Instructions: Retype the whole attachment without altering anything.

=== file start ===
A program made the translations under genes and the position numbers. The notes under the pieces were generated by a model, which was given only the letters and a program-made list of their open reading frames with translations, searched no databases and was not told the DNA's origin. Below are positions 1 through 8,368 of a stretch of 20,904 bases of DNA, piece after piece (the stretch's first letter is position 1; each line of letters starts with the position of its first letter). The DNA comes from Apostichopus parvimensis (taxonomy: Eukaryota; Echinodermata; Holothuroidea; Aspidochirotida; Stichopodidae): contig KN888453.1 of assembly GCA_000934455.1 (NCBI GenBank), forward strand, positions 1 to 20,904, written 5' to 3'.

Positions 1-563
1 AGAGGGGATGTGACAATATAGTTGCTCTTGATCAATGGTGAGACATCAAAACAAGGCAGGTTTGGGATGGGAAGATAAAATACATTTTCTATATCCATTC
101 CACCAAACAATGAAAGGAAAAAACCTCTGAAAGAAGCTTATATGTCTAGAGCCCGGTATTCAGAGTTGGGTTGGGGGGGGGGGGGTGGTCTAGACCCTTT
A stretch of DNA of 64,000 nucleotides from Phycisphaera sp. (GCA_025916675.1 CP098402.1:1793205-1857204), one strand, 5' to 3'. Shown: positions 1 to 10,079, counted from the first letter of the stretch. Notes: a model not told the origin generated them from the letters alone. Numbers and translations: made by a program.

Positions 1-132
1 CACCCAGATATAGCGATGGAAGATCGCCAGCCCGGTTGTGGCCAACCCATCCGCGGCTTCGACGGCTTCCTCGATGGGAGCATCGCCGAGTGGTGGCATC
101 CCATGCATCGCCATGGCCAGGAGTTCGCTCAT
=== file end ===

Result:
A program made the translations under genes and the position numbers. The notes under the pieces were generated by a model, which was given only the letters and a program-made list of their open reading frames with translations, searched no databases and was not told the DNA's origin. Below are positions 1 through 8,368 of a stretch of 20,904 bases of DNA, piece after piece (the stretch's first letter is position 1; each line of letters starts with the position of its first letter). The DNA comes from Apostichopus parvimensis (taxonomy: Eukaryota; Echinodermata; Holothuroidea; Aspidochirotida; Stichopodidae): contig KN888453.1 of assembly GCA_000934455.1 (NCBI GenBank), forward strand, positions 1 to 20,904, written 5' to 3'.

Positions 1-563
1 AGAGGGGATGTGACAATATAGTTGCTCTTGATCAATGGTGAGACATCAAAACAAGGCAGGTTTGGGATGGGAAGATAAAATACATTTTCTATATCCATTC
101 CACCAAACAATGAAAGGAAAAAACCTCTGAAAGAAGCTTATATGTCTAGAGCCCGGTATTCAGAGTTGGGTTGGGGGGGGGGGGGTGGTCTAGACCCTTT
A stretch of DNA of 64,000 nucleotides from Phycisphaera sp. (GCA_025916675.1 CP098402.1:1793205-1857204), one strand, 5' to 3'. Shown: positions 1 to 10,079, counted from the first letter of the stretch. Notes: a model not told the origin generated them from the letters alone. Numbers and translations: made by a program.

Positions 1-132
1 CACCCAGATATAGCGATGGAAGATCGCCAGCCCGGTTGTGGCCAACCCATCCGCGGCTTCGACGGCTTCCTCGATGGGAGCATCGCCGAGTGGTGGCATC
101 CCATGCATCGCCATGGCCAGGAGTTCGCTCAT